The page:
Not to learn about history, this time. Though that visit will make a fascinating blog post another time. This time, to look at shyrdaks, the traditional Kyrgyz felt rugs. The occasion: the semi-annual exhibition at the museum by the Altyn Kol Women’s Handicraft Cooperative, based in Kolchkor, in Kyrgyzstan’s Naryn Province. More about Altyn Kol, and about shyrdaks, here:
The sight was breathtaking. The shyrdaks covered -no, graced- the monumental staircase leading up to the exhibition space. I have never spent more time lingering on a museum staircase, surrounded by a sea of bright colors and ornate patterns.
And the larger-than-life bronze statue of Lenin leading the march toward revolution?
Merely the side show, that day. Color ruled at the museum that Sunday. The day when felt beat bronze. When the craftswomen of Kolchkor took center stage and the historical figure that changed the course of world history had to get in line to capture the visitor’s attention. When the objects made of wool spread on the bare steps caught one’s eye, not those neatly arranged artifacts protected behind glass in display cases. When rugs became the historical objects that told stories about Kyrgyzstan, not the official documents and artworks selected by curators. When women’s work was, unofficially, celebrated as art. When the products of their labor became, without labels and plaques, the national treasures at the national museum.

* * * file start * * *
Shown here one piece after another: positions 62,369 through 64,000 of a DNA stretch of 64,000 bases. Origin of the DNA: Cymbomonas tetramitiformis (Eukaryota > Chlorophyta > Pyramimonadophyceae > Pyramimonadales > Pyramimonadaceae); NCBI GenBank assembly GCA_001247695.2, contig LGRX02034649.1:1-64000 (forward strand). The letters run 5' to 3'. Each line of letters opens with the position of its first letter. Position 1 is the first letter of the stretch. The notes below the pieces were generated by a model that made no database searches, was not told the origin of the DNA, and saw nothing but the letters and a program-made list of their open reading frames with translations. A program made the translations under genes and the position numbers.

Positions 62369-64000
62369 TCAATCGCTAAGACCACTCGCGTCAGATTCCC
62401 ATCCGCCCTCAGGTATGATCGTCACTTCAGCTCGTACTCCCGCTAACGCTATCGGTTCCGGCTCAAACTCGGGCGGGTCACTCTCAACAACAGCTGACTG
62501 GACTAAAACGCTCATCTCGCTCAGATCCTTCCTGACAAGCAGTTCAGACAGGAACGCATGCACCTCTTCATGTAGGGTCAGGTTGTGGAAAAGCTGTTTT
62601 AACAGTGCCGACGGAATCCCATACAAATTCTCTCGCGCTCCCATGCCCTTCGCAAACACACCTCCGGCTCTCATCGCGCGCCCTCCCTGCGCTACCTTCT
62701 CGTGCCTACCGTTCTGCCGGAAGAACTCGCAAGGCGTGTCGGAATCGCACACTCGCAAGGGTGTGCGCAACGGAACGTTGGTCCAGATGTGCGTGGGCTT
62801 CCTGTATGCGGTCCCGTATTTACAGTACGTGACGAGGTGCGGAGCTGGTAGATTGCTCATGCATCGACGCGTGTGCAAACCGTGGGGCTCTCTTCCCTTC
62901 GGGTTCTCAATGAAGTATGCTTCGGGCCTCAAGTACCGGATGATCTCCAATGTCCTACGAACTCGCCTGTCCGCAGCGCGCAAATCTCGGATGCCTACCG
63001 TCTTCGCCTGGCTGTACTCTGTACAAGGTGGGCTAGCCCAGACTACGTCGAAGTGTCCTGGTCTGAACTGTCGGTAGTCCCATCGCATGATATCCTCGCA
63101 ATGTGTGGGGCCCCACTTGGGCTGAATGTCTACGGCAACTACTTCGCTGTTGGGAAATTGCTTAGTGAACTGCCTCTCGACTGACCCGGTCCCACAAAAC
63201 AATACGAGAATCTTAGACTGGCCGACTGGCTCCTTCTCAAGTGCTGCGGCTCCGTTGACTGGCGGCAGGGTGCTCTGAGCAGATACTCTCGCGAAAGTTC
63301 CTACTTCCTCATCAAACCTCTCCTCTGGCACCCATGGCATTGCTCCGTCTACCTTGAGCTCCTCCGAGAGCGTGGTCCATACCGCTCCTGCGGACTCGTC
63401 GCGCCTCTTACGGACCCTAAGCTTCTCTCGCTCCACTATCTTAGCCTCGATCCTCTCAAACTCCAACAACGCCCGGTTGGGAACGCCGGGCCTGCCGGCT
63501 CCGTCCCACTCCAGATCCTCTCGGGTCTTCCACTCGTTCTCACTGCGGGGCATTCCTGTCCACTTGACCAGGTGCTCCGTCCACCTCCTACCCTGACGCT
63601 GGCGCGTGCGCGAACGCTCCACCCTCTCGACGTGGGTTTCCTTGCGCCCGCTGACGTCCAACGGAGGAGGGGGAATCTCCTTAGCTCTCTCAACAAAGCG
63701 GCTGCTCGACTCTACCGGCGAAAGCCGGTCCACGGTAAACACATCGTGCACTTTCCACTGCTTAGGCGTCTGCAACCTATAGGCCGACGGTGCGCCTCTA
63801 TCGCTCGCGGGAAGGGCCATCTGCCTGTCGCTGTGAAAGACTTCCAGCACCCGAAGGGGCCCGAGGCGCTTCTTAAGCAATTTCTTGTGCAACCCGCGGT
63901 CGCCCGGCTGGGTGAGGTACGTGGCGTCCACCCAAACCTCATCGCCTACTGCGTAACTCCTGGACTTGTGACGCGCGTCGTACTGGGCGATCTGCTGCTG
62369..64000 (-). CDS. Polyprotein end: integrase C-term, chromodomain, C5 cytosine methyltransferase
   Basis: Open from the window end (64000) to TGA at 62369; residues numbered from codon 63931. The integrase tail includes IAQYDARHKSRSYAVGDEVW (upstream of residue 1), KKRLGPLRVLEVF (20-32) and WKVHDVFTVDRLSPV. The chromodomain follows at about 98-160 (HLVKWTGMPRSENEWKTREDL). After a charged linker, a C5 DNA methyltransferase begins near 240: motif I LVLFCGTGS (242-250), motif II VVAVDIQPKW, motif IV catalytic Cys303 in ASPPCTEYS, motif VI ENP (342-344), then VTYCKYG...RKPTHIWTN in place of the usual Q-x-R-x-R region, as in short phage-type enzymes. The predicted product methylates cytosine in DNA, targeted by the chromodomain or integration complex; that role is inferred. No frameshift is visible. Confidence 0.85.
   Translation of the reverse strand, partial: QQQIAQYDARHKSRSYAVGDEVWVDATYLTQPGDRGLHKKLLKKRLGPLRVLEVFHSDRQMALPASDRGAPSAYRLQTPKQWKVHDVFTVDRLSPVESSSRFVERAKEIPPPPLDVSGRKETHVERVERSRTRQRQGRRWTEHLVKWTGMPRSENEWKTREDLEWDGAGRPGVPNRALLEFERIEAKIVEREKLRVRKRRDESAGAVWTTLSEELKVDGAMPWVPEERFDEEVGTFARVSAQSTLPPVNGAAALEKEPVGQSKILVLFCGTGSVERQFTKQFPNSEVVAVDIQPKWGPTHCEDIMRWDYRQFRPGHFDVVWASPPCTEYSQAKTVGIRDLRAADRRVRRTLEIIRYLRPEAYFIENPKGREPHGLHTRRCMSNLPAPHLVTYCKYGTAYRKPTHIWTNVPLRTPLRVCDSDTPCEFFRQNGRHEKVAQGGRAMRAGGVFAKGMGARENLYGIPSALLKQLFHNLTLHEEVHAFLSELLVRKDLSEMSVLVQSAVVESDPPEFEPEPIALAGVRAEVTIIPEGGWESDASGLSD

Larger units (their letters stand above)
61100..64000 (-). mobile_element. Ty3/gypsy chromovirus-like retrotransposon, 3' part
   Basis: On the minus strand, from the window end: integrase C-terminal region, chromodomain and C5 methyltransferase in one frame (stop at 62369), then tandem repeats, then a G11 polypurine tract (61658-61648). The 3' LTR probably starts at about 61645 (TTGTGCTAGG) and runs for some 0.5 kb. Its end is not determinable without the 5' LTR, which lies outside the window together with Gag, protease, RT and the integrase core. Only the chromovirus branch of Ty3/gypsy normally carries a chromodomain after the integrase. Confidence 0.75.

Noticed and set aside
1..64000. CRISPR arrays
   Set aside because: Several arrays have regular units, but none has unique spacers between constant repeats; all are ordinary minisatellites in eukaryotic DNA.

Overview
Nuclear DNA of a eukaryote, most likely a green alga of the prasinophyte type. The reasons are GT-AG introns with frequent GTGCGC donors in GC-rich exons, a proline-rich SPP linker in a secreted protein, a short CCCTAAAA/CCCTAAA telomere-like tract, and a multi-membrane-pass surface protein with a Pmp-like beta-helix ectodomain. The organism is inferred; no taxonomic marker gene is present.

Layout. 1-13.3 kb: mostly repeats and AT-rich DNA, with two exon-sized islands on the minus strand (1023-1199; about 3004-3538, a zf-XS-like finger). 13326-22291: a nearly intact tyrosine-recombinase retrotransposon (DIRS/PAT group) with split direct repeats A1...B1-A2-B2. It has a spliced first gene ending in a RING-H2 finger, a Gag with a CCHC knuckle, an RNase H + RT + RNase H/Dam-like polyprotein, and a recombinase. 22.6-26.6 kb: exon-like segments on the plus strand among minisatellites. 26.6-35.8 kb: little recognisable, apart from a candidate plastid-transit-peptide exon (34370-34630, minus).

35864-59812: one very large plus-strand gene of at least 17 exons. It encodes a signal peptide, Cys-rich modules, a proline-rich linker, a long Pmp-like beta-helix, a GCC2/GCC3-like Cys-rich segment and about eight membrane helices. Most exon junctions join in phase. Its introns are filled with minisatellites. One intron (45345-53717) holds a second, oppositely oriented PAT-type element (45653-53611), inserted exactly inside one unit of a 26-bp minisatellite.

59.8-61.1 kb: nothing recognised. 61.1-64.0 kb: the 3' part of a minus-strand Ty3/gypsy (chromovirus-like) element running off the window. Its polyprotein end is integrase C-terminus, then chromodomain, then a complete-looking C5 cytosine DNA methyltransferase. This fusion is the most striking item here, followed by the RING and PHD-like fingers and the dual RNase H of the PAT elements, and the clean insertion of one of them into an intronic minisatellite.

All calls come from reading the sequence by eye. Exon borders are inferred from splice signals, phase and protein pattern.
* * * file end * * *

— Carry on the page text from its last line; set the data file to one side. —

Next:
Lenin’s march did not, in the end, lead to a bright future. But the ground he walks on, frozen in time at the museum in Bishkek, never looked brighter.
shyrdaks at the history museum, a set on Flickr.